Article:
Jamaica’s struggling economy may get $958 million boost



Officials from the International Monetary Fund said Monday that a deeply indebted Jamaica could get up to $958 million in loans to help turn around its sinking economy.

The Caribbean nation has been in protracted negotiations for months with the Washington-based financial institution. The two signed off on a preliminary agreement in February. Since then, the country has made “significant progress” in restructuring billions of dollars in debt, IMF officials said. The board could meet at the end of April to approve the four-year package.

Also, the World Bank and the Inter-American Development Bank announced that, pending approval by their respective boards, they have each allocated an additional $510 million in financing over the next four years to help Jamaica through its economic crisis.

Dubbed the Greece of the Caribbean, Jamaica has been struggling with high debt, low reserves and a contracting economy. More than half of the government’s spending goes toward paying its debt. IMF officials call Jamaica “a complicated case,” but note its “ambitious reform agenda” could help put the country on a path to economic growth.

“The program is about creating a growth-oriented environment in which employment can increase, in which Jamaicans can earn a living in their country and hopefully see less need to move outside. For that, macro-economic stability and debt sustainability are key because investors are very hesitant to invest in a country without such fundamentals,” an IMF official said in a Monday afternoon conference call.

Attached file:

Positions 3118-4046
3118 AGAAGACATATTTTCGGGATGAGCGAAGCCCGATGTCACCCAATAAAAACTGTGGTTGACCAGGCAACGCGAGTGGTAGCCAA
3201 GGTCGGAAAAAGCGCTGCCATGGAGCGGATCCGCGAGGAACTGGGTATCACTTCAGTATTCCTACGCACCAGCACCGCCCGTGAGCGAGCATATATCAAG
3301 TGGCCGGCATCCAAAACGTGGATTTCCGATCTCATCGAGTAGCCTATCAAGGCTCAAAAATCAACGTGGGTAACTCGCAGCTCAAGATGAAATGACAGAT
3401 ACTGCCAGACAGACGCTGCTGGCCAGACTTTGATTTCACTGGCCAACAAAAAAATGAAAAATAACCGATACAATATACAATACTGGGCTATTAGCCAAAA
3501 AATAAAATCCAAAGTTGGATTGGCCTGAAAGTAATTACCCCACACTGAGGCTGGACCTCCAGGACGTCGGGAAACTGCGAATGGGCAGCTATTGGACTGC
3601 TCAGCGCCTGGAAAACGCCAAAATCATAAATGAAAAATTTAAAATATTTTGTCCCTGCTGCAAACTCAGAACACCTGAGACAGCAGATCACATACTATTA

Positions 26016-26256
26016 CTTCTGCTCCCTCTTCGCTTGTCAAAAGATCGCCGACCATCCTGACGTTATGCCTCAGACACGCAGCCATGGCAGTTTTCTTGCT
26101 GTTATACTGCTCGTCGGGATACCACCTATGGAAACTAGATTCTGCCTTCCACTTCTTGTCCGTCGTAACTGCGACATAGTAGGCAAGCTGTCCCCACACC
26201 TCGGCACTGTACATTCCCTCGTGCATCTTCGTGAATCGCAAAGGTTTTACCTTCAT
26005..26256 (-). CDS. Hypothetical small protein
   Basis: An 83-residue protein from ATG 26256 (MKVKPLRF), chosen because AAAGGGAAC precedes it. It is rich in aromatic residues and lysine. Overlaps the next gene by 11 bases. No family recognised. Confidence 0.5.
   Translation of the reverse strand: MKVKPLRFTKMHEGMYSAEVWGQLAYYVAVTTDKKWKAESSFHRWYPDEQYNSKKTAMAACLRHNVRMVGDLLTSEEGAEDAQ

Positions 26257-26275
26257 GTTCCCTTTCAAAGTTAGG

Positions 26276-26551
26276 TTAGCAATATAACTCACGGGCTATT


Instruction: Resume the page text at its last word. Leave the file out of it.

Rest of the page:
But even as Jamaica works to strengthen public finances, improve debt management and institute tax reform, it’s also important to ensure that “there is a solid social safety net,” the IMF said.

The pending arrangement with the IMF has yielded mixed feelings among Jamaicans, who note that this is not the first time they have had to turn to the institution for a financial bailout.

Read more Americas stories from the Miami Herald

Miami Herald

Join the

The Miami Herald is pleased to provide this opportunity to share information, experiences and observations about what's in the news. Some of the comments may be reprinted elsewhere on the site or in the newspaper. We encourage lively, open debate on the issues of the day, and ask that you refrain from profanity, hate speech, personal comments and remarks that are off point. Thank you for taking the time to offer your thoughts.

The Miami Herald uses Facebook's commenting system. You need to log in with a Facebook account in order to comment. If you have questions about commenting with your Facebook account, click here.

Have a news tip? You can send it anonymously. Click here to send us your tip - or - consider joining the Public Insight Network and become a source for The Miami Herald and el Nuevo Herald.

Hide Comments

This affects comments on all stories.

Cancel OK

  • Marketplace

Today's Circulars

  • Quick Job Search

Enter Keyword(s) Enter City Select a State Select a Category